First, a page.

Swami Devaraj, the personal physician of Bhagwan, who nearly died himself in a poison attack perpetrated by Sheela in 1985, changed his name to Swami Amrito and moved to the OSHO International Meditation Resort in Pune, India.
Swami Krishna Deva was the mayor of Rahneeshpuram and pled guilty to charges. He served two years in federal prison and relocated to California as David Knapp, handling real estate investments. With another ex-sannyasin he founded a small international charity.
The ranch itself was repossessed by the mortgage company. In foreclosure, it was later purchased by a businessman from Montana and deeded to Young Life, a non-denominational Christian ministry. Many of the buildings erected by the Rajneesh are still in use. Now known as the Washington Family Ranch, the land is again being used in a spiritual endeavor and is in operation for about four months of the year. The camp currently houses approximately 1000 visitors per season. According to recent news, Young Life is seeking rights to expand by 1500 beds and interestingly enough, this is causing some controversy. While Rep. John Huffman from The Dalles, Jason Conger, Bend, and Gene Whisnant, Sunriver, have signed on to endorse House Bill 3098, Jefferson County Commissioner, Mike Ahern, was quoted in The Bulletin as stating “To me, it just makes a mockery of the state’s land use laws.” Seems to be an echo of earlier opinions, but there is not an expectation of a repeat of previous illegal operations.
2011 marked the 30-year anniversary of the Rajneeshees move to Oregon and inspired several articles on the subject. Former residents of Rancho Rajneesh were invited to submit memories and thoughts of their time in Rajneeshpuram. In terms or memories of the Ranch, none of the published comments reflect negatively on life there. Though there are a few references to the rules, the sense of any knowing of wrong-doing or less-than-spiritual work being done is totally missing. Rather, friendship, beauty, freedom, love, blessing, caring and similar experiences that they “will never forget” are noted. These same responders referenced their feelings about the fall of Rajneesh in other ways. Shock and sadness are common threads, while being grateful for the experience, life lessons, enduring friendships and more that came from time spent there. One comment from a woman now living in California reminds us that “eternal vigilance is always required even in EDEN!” Perhaps this is the best take-away from the whole story.
Many of the past and current followers remain connected. Pages on Facebook, such as Rajneesh, OshoLover, Rajneeshpuram and more have been created where some people have happily found reunion after many years. Rajneeshees from the Oregon commune have relocated all over the world. Some remain in Oregon and the United States, and others far beyond to England, Germany, Switzerland, Africa and, of course, India.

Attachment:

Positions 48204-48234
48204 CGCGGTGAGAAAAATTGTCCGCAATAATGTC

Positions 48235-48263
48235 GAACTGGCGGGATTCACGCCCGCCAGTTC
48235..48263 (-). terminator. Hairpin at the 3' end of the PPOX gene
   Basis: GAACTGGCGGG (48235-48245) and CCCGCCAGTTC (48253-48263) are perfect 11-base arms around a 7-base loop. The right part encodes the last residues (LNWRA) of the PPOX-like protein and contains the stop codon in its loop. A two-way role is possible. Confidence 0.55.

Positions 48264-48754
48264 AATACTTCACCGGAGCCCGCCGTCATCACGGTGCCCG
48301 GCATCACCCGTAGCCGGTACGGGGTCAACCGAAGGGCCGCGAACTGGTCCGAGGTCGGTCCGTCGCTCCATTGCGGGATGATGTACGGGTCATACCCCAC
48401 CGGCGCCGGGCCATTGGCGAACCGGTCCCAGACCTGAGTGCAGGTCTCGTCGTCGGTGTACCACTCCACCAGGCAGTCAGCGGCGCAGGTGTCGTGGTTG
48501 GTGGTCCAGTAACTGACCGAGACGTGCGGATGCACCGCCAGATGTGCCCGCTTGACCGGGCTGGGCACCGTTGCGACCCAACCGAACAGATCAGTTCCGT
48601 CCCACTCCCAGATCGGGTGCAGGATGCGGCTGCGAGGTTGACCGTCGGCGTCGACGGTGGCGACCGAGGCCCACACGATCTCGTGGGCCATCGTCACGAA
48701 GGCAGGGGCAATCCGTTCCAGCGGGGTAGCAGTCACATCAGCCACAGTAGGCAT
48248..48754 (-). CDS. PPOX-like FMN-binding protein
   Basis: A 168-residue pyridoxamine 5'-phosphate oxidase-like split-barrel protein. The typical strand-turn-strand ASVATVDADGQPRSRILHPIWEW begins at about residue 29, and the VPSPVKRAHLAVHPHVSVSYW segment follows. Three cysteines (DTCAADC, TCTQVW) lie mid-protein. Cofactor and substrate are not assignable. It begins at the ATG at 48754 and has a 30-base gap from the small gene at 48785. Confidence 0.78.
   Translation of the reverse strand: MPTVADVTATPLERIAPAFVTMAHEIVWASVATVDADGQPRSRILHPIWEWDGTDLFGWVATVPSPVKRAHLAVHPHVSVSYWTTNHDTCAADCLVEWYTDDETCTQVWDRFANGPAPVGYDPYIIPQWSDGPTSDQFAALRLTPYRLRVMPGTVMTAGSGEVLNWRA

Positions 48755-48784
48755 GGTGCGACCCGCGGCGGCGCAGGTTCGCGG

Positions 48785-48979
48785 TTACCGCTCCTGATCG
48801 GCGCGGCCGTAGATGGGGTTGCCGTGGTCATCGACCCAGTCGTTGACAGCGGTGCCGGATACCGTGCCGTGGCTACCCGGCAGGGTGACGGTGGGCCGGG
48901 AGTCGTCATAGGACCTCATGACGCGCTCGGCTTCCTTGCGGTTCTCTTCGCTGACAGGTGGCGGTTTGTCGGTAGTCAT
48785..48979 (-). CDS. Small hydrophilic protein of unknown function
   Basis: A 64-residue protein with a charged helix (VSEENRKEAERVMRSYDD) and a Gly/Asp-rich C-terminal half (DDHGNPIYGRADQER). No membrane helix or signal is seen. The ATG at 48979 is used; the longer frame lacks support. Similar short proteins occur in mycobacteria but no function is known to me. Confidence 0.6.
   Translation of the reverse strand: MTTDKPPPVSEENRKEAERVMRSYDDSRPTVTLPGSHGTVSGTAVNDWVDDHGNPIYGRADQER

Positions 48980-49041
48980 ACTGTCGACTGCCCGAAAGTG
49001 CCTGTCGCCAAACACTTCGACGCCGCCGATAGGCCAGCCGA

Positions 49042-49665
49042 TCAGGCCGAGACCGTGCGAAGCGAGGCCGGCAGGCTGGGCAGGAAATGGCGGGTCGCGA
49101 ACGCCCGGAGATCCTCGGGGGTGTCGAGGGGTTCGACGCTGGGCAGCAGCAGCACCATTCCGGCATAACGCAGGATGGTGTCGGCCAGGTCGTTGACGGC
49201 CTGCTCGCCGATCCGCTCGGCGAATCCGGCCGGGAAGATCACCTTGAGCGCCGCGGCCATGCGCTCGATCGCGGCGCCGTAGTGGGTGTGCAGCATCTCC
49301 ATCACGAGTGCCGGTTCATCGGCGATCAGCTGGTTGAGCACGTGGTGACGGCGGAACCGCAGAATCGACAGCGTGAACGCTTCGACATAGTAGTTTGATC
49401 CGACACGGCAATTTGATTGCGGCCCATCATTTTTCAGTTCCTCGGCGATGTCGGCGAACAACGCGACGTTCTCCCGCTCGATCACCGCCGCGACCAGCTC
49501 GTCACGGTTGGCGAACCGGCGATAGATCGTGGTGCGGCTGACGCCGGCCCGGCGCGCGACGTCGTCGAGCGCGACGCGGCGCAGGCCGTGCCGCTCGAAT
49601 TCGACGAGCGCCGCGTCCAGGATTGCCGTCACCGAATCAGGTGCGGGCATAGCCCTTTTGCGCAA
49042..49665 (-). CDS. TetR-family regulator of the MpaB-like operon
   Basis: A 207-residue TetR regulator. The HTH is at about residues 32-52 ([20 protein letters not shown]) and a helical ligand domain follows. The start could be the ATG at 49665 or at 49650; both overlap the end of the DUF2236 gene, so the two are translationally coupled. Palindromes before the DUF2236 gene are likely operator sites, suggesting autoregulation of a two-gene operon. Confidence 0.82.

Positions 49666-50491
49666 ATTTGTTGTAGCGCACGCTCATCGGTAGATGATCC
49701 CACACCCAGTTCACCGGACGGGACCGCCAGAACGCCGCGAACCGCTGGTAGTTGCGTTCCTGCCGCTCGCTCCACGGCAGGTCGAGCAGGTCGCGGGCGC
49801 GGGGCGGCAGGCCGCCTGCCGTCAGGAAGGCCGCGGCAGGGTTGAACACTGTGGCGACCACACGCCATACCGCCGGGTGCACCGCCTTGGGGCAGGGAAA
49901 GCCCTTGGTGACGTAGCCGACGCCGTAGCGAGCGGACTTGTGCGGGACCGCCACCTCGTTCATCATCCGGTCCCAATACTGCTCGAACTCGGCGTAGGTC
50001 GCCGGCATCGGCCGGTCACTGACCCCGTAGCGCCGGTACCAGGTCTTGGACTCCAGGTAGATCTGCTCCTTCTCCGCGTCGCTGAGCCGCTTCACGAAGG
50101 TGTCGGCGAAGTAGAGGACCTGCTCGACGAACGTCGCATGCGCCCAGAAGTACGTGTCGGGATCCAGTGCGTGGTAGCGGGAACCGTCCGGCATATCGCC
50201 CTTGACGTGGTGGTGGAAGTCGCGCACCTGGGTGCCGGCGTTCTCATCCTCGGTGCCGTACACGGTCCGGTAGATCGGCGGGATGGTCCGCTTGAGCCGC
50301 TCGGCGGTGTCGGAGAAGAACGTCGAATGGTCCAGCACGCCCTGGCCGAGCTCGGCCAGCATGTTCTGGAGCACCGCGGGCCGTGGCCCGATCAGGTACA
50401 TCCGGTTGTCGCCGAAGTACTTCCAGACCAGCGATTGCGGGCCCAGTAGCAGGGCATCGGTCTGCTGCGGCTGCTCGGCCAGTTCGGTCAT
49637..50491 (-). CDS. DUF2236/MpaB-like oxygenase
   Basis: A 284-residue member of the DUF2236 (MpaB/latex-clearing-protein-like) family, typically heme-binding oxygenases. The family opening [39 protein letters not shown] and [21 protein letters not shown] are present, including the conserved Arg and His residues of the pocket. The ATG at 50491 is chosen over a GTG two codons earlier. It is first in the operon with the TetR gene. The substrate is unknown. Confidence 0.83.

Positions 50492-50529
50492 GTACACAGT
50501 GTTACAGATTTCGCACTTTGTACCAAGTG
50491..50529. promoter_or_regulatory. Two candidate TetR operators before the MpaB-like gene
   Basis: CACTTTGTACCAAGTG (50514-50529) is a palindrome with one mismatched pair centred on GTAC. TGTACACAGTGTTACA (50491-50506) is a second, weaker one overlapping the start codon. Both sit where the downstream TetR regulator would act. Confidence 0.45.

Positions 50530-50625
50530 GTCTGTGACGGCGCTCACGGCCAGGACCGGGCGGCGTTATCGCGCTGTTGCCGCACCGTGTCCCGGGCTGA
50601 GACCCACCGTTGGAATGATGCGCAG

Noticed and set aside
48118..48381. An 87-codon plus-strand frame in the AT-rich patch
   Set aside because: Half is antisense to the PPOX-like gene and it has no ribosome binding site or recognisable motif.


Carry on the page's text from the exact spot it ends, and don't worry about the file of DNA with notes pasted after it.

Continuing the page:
As for Antelope, Oregon, it has returned to that sleepy retirement community. Antelope survives today with a population recorded at 46 in 2011, at a median age of 62. According to Roadside America, all that remains to mark that time of the Rajneeshees clad in bright colors is a plaque at the base of the Antelope post office flagpole: “Dedicated to those of this community who, through the Rajneesh invasion and occupation of 1981-85, remained, resisted, and remembered.”
Suffice it to say that any teachings beyond the traditional “normal” always bring controversy. It remains unclear in the end just how much of what transpired in the area near Antelope, Oregon was what Rajneesh wanted or ordered, or if it was the work of his assistant, Sheelah, during his period of silence. This is not a supernatural story about a ghost town, but a true story of something way beyond the “normal”. We live in a country where freedom of speech and religion are fundamental to our beliefs. While bioterrorism is certainly not acceptable then or now, these details are cause for us to step back and wonder just when, why, how and what might happen in our very own small part of the world. Our country has experienced terrorism at much greater loss since the time of this story, but then how can these things be measured? Loss of freedom, loss of health, loss of life at any level incurs its own wrath. All is food for thought as we continue what will always be a journey where we attempt to balance freedom, love, abundance and peace in our lives.
This is not an easy story to tell in confined space. Many books and articles have been written on all aspects of this subject and if interest is tickled by this account, more reading is suggested. To list a few books:
The Rajneesh Chronicles, Win McCormack (2010)
Bhagwan: The Most Godless Yet The Most Godly Man, George Meredith (1987)
Bhagwan: The God That Failed, Hugh Milne (1986)
My Life in Orange: Growing Up With the Guru, (2005)
Oregon History Project – ohs.com
OregonLive – oregonlive.com
Oregon Public Broadcasting – opb.org (a video tells the story with interviews and pictures)